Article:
Retailers May Escape an Iraq War Backlash

WHEN U.S. TOMAHAWK CRUISE MISSILES rained from the skies over Baghdad in the early morning hours of March 20, retail companies braced for the worst after winter blizzards, fears of terrorism, and rising unemployment had conspired to pummel sales for the past several months.

After the Persian Gulf war in 1991 and the terrorist attacks on on the United States on Sept. 11, 2001, retailers experienced an immediate downturn in sales, but this time around, it seems that consumers were psychologically ready for war with Iraq, given the almost daily warnings from both sides of the conflict.

“We think that the consumer awareness of the conflict was kind of built in ahead of time,” says Jason Milch, spokesman for Chicago-based retail intelligence provider ShopperTrak. “One of the reasons was that we could see retail weakness would not be the war as much as the Easter shift this year, because Easter last year was March 31, and this year is not until April 20.”

Ellen Tolley, spokeswoman for the Washington, DC-based National Retail Federation, also believes merchants caught a break this time around. “I don’t think retail sales were as affected by this war as they were after, say, Sept. 11. We saw consumers staying at home for the first 48 hours or so after the war began — known as the ‘CNN effect.’ As time went by, we returned to our normal schedules.”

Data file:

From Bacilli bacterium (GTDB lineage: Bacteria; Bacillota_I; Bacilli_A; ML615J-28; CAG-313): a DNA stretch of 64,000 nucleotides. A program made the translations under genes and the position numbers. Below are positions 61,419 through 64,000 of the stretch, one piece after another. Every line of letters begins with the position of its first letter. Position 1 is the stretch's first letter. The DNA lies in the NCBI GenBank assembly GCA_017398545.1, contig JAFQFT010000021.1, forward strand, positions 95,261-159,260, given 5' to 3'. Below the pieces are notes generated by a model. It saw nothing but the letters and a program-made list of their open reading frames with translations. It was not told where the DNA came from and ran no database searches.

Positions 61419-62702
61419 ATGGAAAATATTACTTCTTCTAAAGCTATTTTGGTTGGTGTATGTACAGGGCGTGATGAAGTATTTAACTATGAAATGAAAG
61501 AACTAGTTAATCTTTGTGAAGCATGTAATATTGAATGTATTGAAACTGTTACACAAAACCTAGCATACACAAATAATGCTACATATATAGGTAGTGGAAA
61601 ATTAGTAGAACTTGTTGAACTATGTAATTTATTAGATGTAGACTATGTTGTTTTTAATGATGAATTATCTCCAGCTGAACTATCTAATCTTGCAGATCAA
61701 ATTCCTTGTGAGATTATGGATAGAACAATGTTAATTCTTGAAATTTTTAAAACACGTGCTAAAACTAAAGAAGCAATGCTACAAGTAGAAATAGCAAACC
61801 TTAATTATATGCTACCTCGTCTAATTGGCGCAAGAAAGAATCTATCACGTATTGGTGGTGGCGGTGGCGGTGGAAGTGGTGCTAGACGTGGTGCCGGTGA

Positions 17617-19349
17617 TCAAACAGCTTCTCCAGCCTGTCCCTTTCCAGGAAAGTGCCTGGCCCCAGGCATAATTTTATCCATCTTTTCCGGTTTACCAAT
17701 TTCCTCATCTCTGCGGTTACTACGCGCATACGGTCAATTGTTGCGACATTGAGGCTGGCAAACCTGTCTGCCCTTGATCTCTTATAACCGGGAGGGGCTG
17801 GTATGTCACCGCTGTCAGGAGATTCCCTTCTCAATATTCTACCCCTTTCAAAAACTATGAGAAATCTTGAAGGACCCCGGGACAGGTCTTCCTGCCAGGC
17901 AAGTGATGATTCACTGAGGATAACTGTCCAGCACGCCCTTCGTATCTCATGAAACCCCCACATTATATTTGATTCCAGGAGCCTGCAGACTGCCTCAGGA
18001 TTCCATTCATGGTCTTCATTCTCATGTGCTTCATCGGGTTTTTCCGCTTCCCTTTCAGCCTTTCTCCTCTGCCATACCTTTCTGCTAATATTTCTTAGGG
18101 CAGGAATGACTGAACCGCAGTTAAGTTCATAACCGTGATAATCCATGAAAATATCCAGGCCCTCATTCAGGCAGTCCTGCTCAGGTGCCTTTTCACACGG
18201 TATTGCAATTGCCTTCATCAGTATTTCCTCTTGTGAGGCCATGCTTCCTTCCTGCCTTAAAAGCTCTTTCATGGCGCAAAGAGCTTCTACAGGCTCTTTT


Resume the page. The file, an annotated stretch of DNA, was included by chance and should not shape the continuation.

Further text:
Tolley tries to find the silver lining in depressed weather-battered February sales: “People who couldn’t get out and buy in February might go out and buy in March,” she says. But Jay McIntosh, who runs the retail and consumer products practice of New York City-based consulting firm Gap Gemini Ernst & Young, disagrees:

“I wouldn’t call it the most likely scenario.”

McIntosh says the war in Iraq will affect U.S. inflation, interest rates, corporate spending, unemployment, and thus consumer spending. “So I think that going forward, the war will have an indirect effect on retail sales by affecting other elements of the economy.”

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